As we are aware of the fact that a time base generator does not provide accurate linearity in sweep voltages. Thus various methods of Sweep Voltage Generation are used in order to have a linear output.
The methods are discussed below:
Exponential sweep circuit
The circuit of a basic sawtooth voltage generator is shown below:
In the circuit, the position of switch S changes from 1 to 2 thus causing the capacitor to be charged and discharged alternately. Thus an output is achieved that is shown below:
Here, Ts and Tr are the sweep and retrace time respectively. The display systems require to retrace time so that the started beam can return to its initial position before the beginning of the next cycle.
When the switch is at position 1, the capacitor charges with the supply voltage V. But, before it is fully charged the switch changes its position to 2 that causes the capacitor to discharge until the switch does not return to position 1 again. Thus we can have an output as shown above. The supply voltage potential is also termed as aiming potential.
The voltage at the output is given by:
When t = Ts, Vout (Ts) = V2
Furthermore, at t = Tr, Vout(Tr) = V1
Vs is the sweep amplitude and is given by
As we can see in the waveform that the straight line and exponential charges are nearly identical in case of a smaller value of V2. So, in order to achieve better linearity, the sweep voltage must be a small portion of a supply voltage.
Now, moving further let us consider, switching circuit comprising of a UJT.
Here, the capacitor employed in the circuit is charged through resistor Re when VBB is in on state.
At the time of capacitor charging, there is an exponential increase in the voltage across the capacitor before attaining peak potential Vp. As the capacitor attains peak value during charging, the UJT switches on that cause the capacitor to discharge quickly via B1. When the voltage across R increases, the voltage across the capacitor drops to Vv. This causes the device to cut off and again the charging of the capacitor starts. In this way, a continuous process generates a sawtooth waveform and the resulting waveform is shown below.
As the time constant is dependent on resistor Re. So, the frequency of the output can be varied according to the variation in Re. In normal conditions, t2 is very much less than t1 and can be neglected for approximate calculations.
At the time of charging, the capacitor voltage is given by,
: ReC= τ i.e., the time constant
As we know, after the charging period, when Vp becomes equal to Vc the capacitor starts to discharge.
It can be written as,
when VB is neglected.
Therefore, the charging period,
Seeing that, discharging time is small as compared to charging time.
Hence, T = t1
The time period of the wave is given as,
And the frequency of oscillation is given as
Turn ON and OFF condition of a UJT
So, we can write,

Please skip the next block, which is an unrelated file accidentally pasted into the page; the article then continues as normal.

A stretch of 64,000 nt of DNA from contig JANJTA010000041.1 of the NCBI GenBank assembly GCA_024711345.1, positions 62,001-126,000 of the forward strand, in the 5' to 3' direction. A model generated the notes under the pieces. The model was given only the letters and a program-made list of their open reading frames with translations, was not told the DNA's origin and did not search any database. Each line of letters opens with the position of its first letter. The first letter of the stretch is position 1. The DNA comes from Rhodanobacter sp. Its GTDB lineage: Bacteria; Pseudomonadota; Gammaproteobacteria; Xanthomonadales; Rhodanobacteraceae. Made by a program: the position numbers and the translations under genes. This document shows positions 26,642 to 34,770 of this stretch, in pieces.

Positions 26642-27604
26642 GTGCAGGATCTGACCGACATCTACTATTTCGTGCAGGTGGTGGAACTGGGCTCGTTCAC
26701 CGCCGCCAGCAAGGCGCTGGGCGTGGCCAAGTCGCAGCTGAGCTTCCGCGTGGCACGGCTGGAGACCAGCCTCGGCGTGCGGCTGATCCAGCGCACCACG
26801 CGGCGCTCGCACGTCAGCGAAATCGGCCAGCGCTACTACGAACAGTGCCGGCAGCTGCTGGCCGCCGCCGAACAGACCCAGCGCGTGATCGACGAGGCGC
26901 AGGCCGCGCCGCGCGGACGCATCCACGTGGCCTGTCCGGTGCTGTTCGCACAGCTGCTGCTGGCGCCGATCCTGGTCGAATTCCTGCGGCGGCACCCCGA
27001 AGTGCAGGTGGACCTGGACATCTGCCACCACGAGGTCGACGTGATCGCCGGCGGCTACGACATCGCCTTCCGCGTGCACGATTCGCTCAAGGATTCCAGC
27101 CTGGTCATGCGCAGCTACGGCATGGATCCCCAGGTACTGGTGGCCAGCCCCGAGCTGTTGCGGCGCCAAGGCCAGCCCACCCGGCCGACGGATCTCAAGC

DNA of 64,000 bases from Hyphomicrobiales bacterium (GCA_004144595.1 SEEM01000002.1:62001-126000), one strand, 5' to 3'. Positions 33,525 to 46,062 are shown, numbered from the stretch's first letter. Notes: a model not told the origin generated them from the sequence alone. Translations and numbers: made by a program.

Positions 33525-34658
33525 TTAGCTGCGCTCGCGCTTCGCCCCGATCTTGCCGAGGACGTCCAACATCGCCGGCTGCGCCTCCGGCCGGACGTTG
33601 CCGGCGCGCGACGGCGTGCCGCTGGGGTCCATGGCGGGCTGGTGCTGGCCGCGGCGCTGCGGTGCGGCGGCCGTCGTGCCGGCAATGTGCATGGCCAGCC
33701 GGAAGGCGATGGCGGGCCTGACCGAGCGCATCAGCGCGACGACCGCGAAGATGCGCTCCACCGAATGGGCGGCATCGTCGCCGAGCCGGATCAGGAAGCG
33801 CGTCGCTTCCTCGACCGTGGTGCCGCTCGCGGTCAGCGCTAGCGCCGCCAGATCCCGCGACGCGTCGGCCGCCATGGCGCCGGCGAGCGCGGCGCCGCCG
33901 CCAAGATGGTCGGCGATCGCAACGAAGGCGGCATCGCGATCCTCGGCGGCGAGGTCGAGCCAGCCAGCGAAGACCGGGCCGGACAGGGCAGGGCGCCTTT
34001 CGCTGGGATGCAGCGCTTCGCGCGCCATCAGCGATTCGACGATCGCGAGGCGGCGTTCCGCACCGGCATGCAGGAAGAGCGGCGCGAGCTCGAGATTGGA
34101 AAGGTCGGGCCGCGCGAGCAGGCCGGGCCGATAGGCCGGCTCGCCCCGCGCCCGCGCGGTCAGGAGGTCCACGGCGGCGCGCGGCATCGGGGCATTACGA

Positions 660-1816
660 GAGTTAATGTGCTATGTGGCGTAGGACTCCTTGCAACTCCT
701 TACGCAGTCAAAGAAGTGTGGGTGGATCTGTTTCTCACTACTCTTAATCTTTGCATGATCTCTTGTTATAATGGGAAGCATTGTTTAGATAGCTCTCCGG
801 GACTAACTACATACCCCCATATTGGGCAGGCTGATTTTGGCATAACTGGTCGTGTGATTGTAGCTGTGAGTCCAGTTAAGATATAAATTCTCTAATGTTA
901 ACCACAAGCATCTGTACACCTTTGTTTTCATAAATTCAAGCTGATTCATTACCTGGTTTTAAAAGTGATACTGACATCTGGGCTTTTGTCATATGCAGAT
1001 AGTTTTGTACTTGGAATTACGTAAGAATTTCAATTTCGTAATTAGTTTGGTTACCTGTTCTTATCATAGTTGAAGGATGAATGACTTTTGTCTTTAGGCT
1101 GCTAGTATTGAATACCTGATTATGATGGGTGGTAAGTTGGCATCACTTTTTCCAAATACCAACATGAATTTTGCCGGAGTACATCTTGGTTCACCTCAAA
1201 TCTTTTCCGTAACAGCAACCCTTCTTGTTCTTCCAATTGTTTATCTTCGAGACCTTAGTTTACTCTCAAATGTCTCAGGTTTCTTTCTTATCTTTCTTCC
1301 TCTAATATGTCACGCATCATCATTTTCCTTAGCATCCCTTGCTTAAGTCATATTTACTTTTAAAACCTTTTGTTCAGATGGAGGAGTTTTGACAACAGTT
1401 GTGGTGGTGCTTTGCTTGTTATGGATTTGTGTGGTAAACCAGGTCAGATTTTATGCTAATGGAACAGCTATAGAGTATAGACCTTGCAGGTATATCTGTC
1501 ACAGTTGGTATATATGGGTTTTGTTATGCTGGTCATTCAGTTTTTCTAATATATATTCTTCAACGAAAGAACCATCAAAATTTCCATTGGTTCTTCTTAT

Bootstrap time base generator
In this category in order to maintain a constant current, bootstrapping is done.
What is bootstrapping?
It is basically a process in which by using a feedback system, some part of the output is given back to the input, thereby increasing or decreasing the input impedance of the circuit.
As we can see in the figure shown below:
It consists of two transistors Q1 and Q2 along with a diode D. The anode side of the diode is connected to VCC and the cathode side is connected to the output capacitor C2. The output voltage is observed as the voltage across capacitor C1 employed in the circuit.
At time t = 0, Vcc drives the circuit, that turns on Q1. The capacitor C2 employed in the circuit is charged to Vcc through the diode. A negative trigger pulse applied at the base of Q1 turns it off. This causes C2 to discharge and now C1 starts charging. Due to large capacitance value, C2 discharges slowly thereby maintaining a constant value.
Now, the diode D is reverse biased at ramp time. A small amount of current is provided by C2 to C1 in order to charge it. At the end of ramp time when Q1 gets on, the charged capacitor C1 now discharges and the voltage appears across the output. Again when D gets forward biased C2 recovers its charge lost at the time of charging C1. Thus the circuit produces a ramp output that is shown below:
Miller sweep generator
It is also known as miller integrator that generates a sweep waveform. The initial stage of a miller circuit comprised of a switch along with a timing circuit as shown in the figure below:
The rest part of the circuit serves as an amplifier section and emitter follower section works as a buffer amplifier having high input impedance and low output impedance. This resultantly provides higher amplifier gain. The sweep speed of the generator varies with the variation in R, C and VBB.
Here, transistor Q4 turns on by the application of the negative pulse from the output of the Schmitt trigger. Thus current flows through resistor R1. This negative potential forward biases the diode in the circuit but as C is the bypass capacitor here so it will not be charged.
When the trigger is applied, it causes Q4 to turn off. The switch employed in the circuit applies a potential of 10 V that causes current to flow through R1 thus making the diode reverse biased. The applied VBB potential now charges the capacitor through resistor R and generates a sweep signal at the output. At the end of the sweep, the capacitor discharges through D and Q4.